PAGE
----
Apr 7, 2007

News from the neighborhood

On March 25, the magpies had made the floor of their nest.

By April 6, they had a roof. It's slow going (or so it seems), but considering that trees are not yet budding, and I woke up to a snowshower this morning, the birds seem to be right on time.

A couple of mornings ago the magpies were making quite the fuss, loudly screeching their characteristic "cat-alert" (which is a bit like a machine-gun firing). I looked out and saw no cat. I looked up at the birds and their nest, and for a brief moment, saw a white, furry face poke out between the twigs of the nest. The cat was well-hidden within the nest so no point in taking a photo. Eventually, the cat left (I missed when and how), and the magpies resumed building in peace. (Cats in magpie nests is not a good thing; one neighbor's cat (Buster's mom, actually) got caught in one and in her struggle to free herself, injured herself. Humans trying to pry her loose, ended up having to cut the nest apart, twig by twig. It was like trying to go through rock, I was told.)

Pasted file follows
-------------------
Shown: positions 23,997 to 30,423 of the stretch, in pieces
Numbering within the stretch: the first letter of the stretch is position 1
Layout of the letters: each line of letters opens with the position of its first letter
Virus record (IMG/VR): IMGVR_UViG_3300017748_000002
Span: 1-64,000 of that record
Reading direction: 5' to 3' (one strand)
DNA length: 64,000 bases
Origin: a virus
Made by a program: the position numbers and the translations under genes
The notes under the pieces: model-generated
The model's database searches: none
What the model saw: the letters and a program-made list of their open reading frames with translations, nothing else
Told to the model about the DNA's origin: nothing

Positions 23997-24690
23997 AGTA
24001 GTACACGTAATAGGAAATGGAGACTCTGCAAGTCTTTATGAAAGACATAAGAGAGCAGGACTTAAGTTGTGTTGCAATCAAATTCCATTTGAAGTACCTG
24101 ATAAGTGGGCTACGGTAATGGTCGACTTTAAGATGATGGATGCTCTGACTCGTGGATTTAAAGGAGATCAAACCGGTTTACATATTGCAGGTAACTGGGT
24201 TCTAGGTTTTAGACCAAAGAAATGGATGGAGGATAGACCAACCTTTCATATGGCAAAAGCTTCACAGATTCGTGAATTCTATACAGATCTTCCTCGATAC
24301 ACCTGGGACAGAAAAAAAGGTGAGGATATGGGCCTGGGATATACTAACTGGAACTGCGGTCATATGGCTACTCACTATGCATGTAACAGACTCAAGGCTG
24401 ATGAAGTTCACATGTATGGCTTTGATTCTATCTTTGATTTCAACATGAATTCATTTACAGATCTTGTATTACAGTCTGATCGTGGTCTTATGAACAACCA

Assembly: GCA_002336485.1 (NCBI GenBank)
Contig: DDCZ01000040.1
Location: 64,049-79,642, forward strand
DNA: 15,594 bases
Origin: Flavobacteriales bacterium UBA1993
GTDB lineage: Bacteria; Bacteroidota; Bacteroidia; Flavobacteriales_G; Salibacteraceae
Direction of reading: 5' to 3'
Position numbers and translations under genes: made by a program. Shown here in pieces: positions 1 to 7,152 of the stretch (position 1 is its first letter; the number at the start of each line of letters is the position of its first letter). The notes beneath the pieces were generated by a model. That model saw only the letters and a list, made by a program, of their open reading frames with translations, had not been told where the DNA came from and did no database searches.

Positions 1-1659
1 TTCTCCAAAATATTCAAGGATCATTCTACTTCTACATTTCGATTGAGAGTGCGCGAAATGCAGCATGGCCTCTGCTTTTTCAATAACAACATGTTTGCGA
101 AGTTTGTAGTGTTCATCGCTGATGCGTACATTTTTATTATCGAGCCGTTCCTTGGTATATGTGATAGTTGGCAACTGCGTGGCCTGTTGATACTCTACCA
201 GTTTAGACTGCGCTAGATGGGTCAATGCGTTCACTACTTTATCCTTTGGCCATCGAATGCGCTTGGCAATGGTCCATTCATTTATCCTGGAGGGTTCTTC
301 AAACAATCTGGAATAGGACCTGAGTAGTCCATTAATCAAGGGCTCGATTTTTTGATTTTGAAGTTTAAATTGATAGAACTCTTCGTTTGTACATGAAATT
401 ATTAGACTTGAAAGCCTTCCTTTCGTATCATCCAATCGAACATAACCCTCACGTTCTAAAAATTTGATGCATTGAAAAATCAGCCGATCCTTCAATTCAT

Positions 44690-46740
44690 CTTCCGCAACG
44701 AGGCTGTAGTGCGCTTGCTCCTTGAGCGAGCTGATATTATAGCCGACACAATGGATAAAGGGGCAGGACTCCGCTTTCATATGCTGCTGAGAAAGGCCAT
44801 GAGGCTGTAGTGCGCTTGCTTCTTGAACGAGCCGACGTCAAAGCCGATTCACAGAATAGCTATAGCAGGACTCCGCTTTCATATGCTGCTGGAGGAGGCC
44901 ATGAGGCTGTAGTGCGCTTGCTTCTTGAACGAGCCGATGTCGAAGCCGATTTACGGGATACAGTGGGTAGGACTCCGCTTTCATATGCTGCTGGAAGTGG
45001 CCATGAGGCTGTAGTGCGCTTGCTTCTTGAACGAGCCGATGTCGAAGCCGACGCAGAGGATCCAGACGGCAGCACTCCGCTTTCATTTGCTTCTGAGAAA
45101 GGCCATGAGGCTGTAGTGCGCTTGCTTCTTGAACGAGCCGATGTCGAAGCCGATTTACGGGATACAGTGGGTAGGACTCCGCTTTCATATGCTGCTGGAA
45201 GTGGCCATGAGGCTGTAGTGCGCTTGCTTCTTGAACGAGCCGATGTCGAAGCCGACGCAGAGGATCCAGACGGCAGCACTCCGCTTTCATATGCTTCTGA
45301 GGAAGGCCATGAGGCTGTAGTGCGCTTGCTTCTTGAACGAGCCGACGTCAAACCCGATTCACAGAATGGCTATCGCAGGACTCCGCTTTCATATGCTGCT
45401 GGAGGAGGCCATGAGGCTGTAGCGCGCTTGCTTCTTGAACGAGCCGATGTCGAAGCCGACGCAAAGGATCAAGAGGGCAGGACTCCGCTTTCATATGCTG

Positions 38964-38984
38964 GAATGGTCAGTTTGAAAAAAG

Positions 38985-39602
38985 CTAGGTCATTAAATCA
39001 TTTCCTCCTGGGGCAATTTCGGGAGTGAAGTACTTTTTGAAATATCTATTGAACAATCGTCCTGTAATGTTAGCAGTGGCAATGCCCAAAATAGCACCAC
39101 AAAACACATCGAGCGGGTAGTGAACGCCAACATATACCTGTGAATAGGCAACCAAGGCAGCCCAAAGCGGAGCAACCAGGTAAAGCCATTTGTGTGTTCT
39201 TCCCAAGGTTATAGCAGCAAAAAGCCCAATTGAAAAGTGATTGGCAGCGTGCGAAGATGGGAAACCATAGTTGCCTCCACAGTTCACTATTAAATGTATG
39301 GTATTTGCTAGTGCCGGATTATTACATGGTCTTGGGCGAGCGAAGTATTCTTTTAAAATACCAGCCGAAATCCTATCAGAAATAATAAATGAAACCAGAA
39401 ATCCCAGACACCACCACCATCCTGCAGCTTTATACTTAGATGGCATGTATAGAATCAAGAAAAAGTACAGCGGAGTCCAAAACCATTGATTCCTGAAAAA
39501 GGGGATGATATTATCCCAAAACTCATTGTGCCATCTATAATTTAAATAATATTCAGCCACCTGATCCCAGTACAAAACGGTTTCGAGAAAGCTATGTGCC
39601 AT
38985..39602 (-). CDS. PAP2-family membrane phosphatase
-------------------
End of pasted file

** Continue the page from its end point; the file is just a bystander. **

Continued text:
In other news: I found out today that my local grocery store, a mere 75 meters (246 feet) from my door to theirs, is closing in a week. Their lease is up and they aren't earning enough to stay. I'm going to miss them.

4 comments:

Webmiztris said...

lol, that's one hell of a nest. maybe the magpies turned the cat into part of the nest... ;)

Keera Ann Fox said...

Cat fur certainly would make a lovely lining!

Badaunt said...

What, no wire hangers? :-)

But what a lovely big, messy nest. It looks a bit like the hippie crow's nest I posted last week. I don't think the crows would tolerate a cat in their nest, though. They're already watching me quite closely, and they don't hesitate to attack humans (so I'm being careful not to provoke them). A cat wouldn't have a chance.

Keera Ann Fox said...

Crows are known for their messy nests. (The coatwires impress me, though!) Magpies seem to be particular about using only one kind of building material, but I know that people have found money, jewelry and other shiny, small objects in magpie nests.

Once their eggs are hatched, I'm sure no magpie will leave any cat climbing their tree unharmed. But it's an interesting "dance": Getting close enough to intimidate, but not so close as to become a meal.